The next evolution will be leaner and meaner, with some cool features you might not expect.
Dave Kerr has released an update of aiplanet, the open source dynamic ecosystem simulation. Furthermore, he has also announced that a new version is in the works, one that, in his own words, will be “a radical improvement on the first version”. He is working on a new engine, called AIR, which will add new features and make development much easier. Aiplanet V2 will probably take many months to be released, but it is already very good news to know that new work is being done.
Besides this announcement, it also worths to read the interview that Tom Barbalet, from Biota, made to Dave just a few days ago. The interview gives an excellent overview not only on the underlining principles behind aiplanet, but also on the development process of an amateur project.
I would like to highlight a passage from this interview which strikingly surprised me:
Servers will be able to add new creatures without the client having to download and install anything. Users can travel from planet to planet by clicking on stars in the sky that represent other servers.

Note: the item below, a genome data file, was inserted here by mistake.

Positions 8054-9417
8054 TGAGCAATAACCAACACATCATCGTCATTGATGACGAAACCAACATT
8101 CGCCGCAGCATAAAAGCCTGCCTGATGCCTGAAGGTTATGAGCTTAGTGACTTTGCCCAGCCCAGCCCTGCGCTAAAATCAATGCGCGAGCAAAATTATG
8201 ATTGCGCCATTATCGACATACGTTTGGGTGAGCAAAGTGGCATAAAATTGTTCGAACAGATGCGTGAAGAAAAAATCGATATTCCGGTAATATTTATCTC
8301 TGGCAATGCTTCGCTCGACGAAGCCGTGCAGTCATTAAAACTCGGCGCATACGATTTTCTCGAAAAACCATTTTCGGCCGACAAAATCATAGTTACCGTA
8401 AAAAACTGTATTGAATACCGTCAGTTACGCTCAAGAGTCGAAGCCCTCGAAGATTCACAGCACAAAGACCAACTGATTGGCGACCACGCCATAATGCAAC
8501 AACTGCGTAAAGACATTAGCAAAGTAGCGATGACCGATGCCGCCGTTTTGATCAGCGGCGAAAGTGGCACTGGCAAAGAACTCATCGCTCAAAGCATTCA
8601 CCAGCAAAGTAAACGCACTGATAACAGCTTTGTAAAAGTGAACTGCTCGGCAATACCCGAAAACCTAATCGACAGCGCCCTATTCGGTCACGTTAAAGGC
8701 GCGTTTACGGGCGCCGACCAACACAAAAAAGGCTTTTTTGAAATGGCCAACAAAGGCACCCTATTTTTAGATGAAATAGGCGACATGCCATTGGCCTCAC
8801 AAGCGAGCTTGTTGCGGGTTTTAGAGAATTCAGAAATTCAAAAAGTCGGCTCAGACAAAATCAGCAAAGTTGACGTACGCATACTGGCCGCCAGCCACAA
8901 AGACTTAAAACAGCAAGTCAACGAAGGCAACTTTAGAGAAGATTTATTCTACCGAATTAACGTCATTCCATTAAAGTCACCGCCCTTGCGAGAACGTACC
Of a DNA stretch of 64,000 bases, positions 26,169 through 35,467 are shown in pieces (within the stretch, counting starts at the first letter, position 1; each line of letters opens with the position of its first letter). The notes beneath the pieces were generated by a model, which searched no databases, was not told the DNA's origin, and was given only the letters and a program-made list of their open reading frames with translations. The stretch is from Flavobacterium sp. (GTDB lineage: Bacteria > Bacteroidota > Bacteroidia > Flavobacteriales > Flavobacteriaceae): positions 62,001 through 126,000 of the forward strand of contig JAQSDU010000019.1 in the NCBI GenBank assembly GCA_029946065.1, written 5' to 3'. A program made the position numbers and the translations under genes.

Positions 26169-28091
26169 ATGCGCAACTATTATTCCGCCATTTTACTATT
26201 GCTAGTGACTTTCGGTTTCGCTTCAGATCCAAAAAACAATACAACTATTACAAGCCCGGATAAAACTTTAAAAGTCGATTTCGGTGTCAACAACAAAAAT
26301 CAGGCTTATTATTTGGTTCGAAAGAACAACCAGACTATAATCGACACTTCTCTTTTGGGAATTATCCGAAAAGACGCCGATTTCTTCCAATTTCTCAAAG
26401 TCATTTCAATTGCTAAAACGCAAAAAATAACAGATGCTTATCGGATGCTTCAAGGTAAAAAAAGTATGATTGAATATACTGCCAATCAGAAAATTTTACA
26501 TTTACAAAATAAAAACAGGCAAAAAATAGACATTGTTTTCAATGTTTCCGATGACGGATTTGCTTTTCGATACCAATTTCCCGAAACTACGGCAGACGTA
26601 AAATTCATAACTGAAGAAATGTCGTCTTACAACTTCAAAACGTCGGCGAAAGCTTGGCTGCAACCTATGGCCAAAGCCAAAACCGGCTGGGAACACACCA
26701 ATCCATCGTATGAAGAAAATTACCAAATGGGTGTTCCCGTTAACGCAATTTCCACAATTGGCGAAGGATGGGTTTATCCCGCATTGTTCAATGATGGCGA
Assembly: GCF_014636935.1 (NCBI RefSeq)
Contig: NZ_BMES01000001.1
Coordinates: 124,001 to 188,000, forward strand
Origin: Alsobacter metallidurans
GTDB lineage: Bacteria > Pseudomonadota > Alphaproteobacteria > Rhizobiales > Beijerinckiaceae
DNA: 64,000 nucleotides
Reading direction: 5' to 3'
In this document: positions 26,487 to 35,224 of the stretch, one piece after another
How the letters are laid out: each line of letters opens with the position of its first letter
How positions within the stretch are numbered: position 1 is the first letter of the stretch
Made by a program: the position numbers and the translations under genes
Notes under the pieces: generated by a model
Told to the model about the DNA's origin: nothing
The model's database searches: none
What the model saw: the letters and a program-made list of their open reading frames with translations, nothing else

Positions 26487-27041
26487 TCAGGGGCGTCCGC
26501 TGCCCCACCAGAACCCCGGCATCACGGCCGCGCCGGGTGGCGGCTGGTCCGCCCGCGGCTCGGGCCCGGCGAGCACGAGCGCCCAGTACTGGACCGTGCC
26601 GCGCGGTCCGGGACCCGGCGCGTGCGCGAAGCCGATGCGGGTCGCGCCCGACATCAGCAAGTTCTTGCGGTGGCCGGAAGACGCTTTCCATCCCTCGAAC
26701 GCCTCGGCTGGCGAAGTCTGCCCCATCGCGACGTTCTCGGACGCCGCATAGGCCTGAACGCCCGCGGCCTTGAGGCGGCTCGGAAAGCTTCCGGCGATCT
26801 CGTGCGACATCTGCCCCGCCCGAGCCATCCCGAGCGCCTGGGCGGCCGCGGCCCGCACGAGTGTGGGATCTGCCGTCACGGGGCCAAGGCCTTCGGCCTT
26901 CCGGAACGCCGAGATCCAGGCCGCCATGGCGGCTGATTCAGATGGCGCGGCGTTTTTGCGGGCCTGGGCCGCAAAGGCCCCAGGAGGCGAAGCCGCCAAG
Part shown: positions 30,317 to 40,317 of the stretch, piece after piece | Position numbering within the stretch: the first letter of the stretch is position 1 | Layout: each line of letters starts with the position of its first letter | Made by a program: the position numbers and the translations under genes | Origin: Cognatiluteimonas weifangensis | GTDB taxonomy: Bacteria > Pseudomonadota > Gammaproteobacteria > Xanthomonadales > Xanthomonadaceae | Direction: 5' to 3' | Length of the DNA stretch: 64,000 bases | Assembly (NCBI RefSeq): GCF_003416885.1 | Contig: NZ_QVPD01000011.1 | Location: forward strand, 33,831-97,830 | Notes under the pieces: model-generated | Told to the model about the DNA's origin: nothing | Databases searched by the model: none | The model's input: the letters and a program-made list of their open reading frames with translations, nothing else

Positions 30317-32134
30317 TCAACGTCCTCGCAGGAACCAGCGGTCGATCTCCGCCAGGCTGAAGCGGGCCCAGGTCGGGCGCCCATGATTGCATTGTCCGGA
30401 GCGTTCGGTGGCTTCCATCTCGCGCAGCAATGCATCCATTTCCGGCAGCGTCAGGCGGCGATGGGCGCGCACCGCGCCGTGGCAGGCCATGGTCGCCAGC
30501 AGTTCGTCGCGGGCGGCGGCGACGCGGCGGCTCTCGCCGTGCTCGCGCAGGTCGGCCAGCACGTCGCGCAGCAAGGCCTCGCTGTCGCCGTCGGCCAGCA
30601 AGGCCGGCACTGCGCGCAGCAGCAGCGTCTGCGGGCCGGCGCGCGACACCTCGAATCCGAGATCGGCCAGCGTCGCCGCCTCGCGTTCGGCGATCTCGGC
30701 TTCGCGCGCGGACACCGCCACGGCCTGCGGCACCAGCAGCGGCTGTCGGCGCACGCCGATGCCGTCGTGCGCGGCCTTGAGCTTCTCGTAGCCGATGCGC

After I read the sentence above, I noticed the parallels in between aiplanet and noctis. Noctis is a space exploration game whose strongest feature is the almost infinite number of different planets you can visit. As with aiplanet, noctis’ last version was released long ago. A new version, running on a new engine (and written in a new language, linoleum), is expected to be released (no date so far). And again the same as with aiplanet, noctis is being developed by just one person, Alessandro Gignola, in his spare time.
Dave’s idea on the future of aiplanet comes so close to that of noctis that one can just wonder what would come out from a fusion in between them… something like spore, perhaps? Something I know for sure is that if I was Will Wright I would have already gotten both Dave an Alessandro into the project.